Professor of History, Chair of Estonian Studies,
University of Toronto,
Baltic studies is concept that was born in 1968 when a group of Estonian, Latvian, Lithuanian scholars in exile in North America decided to pool their talents and establish the Association for the Advancement of Baltic Studies (AABS). Until that point, most scholarship had been from a narrow national perspective. Furthermore, the Baltic states had been incorporated into the Soviet Union and wiped off the map of Europe. In the context of the Cold War, research on their home countries by Estonians, Latvians, and Lithuanians in exile was not taken seriously and was often viewed as politically motivated by the wider academic community. Thus one of the aims of the founders of AABS was to prove that their scholarship was objective and legitimate.
Baltic studies was defined broadly: it encompasses a wide variety of disciplines, including (but not limited to) political science, history, economics, culture, literature and language. Though AABS focuses on Estonia, Latvia and Lithuania, in recent years, it has been attempting to broaden its scope to include other countries of the Baltic Sea region.
The goal of Baltic studies is to be genuinely comparative.
The goal of Baltic studies is to be genuinely comparative. It is surprising that there is still resistance to the idea that the three Baltic nations belong together among some Estonian, Latvian and Lithuanian scholars who prefer to emphasize their differences rather than their similarities. Our understanding of events and processes benefits tremendously from a comparative perspective. AABS seeks to overcome the still common practice of an author from one of our countries, e.g. Estonia, writing about her own nation but entitling the article as the Baltic case, as if the other two countries are identical and the conclusions reached in their research can automatically be broadened to include all three Baltic states.
The flagship event of the AABS is its biannual conference on Baltic studies which regularly attracts several hundred researchers from at least four continents. Last year when the republics of Estonia, Latvia and Lithuania celebrated their centenaries, AABS celebrated its 50th anniversary with a conference at Stanford University. Recent AABS bi-annual conferences have been held at the University of Pennsylvania, the University of Washington, Yale, Georgetown and Johns Hopkins. The next conference will be in held in Charlotte, North Carolina on 28-30 May 2020. On two occasions, the AABS conference has been held together with the annual conference of the Society for the Advancement of Scandinavian Study. Additionally, AABS has also had some joint efforts on a smaller scale with the German Studies Association.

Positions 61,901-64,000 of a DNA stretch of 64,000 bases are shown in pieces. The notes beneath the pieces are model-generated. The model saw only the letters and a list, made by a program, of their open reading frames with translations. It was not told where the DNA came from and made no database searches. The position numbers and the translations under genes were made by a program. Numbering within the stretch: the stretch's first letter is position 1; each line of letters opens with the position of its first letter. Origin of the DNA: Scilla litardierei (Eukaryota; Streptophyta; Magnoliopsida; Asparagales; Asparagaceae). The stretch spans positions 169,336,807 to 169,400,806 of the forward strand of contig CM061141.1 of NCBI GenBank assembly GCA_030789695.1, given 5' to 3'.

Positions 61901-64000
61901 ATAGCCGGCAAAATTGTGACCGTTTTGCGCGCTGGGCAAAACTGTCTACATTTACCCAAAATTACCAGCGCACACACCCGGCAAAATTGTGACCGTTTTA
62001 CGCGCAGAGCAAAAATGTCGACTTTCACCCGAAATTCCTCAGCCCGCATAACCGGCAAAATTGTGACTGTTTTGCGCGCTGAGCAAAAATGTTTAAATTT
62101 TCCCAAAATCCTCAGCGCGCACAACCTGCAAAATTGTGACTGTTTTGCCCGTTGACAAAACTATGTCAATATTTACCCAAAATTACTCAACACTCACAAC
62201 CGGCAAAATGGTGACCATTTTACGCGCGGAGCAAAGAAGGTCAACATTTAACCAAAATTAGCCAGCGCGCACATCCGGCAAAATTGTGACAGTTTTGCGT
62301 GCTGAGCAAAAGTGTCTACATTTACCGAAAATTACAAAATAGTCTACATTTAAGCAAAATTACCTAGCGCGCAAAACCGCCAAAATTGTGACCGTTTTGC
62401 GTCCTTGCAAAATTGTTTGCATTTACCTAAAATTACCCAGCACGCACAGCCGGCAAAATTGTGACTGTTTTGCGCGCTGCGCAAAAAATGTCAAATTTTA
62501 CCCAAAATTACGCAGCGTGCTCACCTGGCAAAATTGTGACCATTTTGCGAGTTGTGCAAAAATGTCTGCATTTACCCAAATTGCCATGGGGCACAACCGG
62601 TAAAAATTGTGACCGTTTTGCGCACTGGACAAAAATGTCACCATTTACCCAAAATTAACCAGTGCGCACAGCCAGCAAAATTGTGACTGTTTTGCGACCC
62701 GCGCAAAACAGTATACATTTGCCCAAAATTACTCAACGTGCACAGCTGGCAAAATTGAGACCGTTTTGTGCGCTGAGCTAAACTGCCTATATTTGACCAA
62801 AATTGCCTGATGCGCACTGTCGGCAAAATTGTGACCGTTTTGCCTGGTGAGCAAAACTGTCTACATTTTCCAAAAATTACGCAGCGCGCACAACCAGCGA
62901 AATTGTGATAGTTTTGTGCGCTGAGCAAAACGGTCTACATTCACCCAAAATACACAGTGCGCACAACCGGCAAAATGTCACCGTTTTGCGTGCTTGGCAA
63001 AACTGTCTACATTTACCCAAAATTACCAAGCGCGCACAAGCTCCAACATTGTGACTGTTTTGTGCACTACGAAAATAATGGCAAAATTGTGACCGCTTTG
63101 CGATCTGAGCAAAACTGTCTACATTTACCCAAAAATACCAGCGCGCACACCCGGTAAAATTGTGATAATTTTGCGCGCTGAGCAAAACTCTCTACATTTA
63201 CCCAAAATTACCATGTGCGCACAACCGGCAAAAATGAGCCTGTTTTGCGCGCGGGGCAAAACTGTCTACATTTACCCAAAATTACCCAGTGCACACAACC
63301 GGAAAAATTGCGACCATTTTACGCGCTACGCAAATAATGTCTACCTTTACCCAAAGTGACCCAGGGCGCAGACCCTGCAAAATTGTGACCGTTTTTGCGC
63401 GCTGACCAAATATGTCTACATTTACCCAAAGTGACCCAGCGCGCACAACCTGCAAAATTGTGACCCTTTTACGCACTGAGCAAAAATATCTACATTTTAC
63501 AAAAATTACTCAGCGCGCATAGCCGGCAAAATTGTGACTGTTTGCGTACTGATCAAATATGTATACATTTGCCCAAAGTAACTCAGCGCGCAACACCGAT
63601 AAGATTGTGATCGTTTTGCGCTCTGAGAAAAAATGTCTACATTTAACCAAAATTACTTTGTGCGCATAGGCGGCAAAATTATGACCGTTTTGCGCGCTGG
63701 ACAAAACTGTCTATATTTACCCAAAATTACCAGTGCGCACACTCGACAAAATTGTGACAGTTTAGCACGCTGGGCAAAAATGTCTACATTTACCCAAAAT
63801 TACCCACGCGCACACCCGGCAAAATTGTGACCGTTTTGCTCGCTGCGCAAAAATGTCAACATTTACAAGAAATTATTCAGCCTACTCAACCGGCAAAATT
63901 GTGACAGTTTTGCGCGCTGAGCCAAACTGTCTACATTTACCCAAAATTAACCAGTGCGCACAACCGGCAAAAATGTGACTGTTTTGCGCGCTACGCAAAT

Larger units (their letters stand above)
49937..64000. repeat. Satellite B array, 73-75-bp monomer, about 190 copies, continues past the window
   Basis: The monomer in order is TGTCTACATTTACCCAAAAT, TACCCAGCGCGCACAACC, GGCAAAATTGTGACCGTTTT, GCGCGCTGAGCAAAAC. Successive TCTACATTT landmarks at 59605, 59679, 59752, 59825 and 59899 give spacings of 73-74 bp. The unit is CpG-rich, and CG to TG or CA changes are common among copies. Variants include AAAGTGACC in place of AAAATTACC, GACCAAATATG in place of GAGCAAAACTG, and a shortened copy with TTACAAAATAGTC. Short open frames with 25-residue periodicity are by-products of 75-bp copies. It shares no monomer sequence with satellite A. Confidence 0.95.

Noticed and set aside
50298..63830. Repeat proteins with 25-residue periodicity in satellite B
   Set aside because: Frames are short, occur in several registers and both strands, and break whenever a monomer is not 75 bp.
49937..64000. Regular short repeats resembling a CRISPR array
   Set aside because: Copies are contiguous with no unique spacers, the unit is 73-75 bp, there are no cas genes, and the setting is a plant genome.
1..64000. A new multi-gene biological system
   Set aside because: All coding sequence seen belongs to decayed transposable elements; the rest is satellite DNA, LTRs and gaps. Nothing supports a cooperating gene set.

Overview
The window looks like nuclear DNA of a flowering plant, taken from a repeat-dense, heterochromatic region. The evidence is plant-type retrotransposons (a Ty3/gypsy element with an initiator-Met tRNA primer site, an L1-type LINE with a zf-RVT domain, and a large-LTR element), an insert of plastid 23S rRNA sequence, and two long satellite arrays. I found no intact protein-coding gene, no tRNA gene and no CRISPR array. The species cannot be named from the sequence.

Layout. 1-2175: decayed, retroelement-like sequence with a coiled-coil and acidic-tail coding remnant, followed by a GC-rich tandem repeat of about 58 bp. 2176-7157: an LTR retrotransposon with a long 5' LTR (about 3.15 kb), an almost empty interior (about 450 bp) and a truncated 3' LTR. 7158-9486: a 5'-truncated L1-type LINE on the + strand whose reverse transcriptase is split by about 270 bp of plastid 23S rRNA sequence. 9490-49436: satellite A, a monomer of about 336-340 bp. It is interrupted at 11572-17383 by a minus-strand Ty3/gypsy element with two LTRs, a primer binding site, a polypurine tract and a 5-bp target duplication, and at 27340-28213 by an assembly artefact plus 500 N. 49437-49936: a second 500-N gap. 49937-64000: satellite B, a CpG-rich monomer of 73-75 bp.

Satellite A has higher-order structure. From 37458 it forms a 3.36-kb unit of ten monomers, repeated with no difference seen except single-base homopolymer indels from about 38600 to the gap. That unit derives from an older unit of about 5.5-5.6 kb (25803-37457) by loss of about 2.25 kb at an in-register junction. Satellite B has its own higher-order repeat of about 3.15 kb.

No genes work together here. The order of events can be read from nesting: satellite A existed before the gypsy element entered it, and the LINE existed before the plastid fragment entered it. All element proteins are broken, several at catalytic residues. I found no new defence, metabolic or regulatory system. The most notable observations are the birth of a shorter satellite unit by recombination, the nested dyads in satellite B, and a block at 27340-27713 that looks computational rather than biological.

The face of AABS is its quarterly peer-reviewed Journal of Baltic Studies published by Routledge / Taylor & Francis and currently edited by Dr Matthew Kott, based at the University of Uppsala. It is the premier journal in area studies for our corner of Europe. The most recent issue (vol. 50, no. 1) is entitled “The Baltic states after the crisis: the transformation of welfare systems and social problems” which showcases how researchers from a variety of disciplines can contribute to understanding contemporary problems from a transnational perspective while also having relevance for policymakers beyond our region.
Though AABS began as a North American organisation (and is a member of the prestigious American Council of Learned Societies), it has a global reach.
In parallel to the AABS biannual conference there is also the Conference on Baltic Studies in Europe, a biannual conference on alternative years to the AABS conference, a tradition which began at the University of Stockholm at the end of the Cold War and has rotated among Baltic Sea states. The next European conference will be held in Poland for the first time in the city of Gdansk on 26-29 June 2019 (cbse2019.wordpress.com).
Though AABS began as a North American organisation (and is a member of the prestigious American Council of Learned Societies), it has a global reach. The European component has been increasing in terms of its membership, publishing activities, and leading officers, e.g., the President-Elect of AABS is Prof. Daunis Auers of the University of Latvia. AABS has members in more than 30 countries, including all the Baltic Rim states.
Unlike many other scholarly organisations, AABS is a learned society which is open to all who have an interest in the area, i.e., many non-academics are members. It is a self-financing organisation which relies on its membership dues and donations. Thanks to numerous individual benefactors, AABS has been able to develop a program of scholarships and grants for students and researchers of Baltic Studies. These includes grants for emerging scholars and doctoral dissertation writing grants. Additionally, there a several grants specifically for citizens of Latvia. For more information, please see aabs-balticstudies.org and consider joining AABS to support academic research on the Baltic states.
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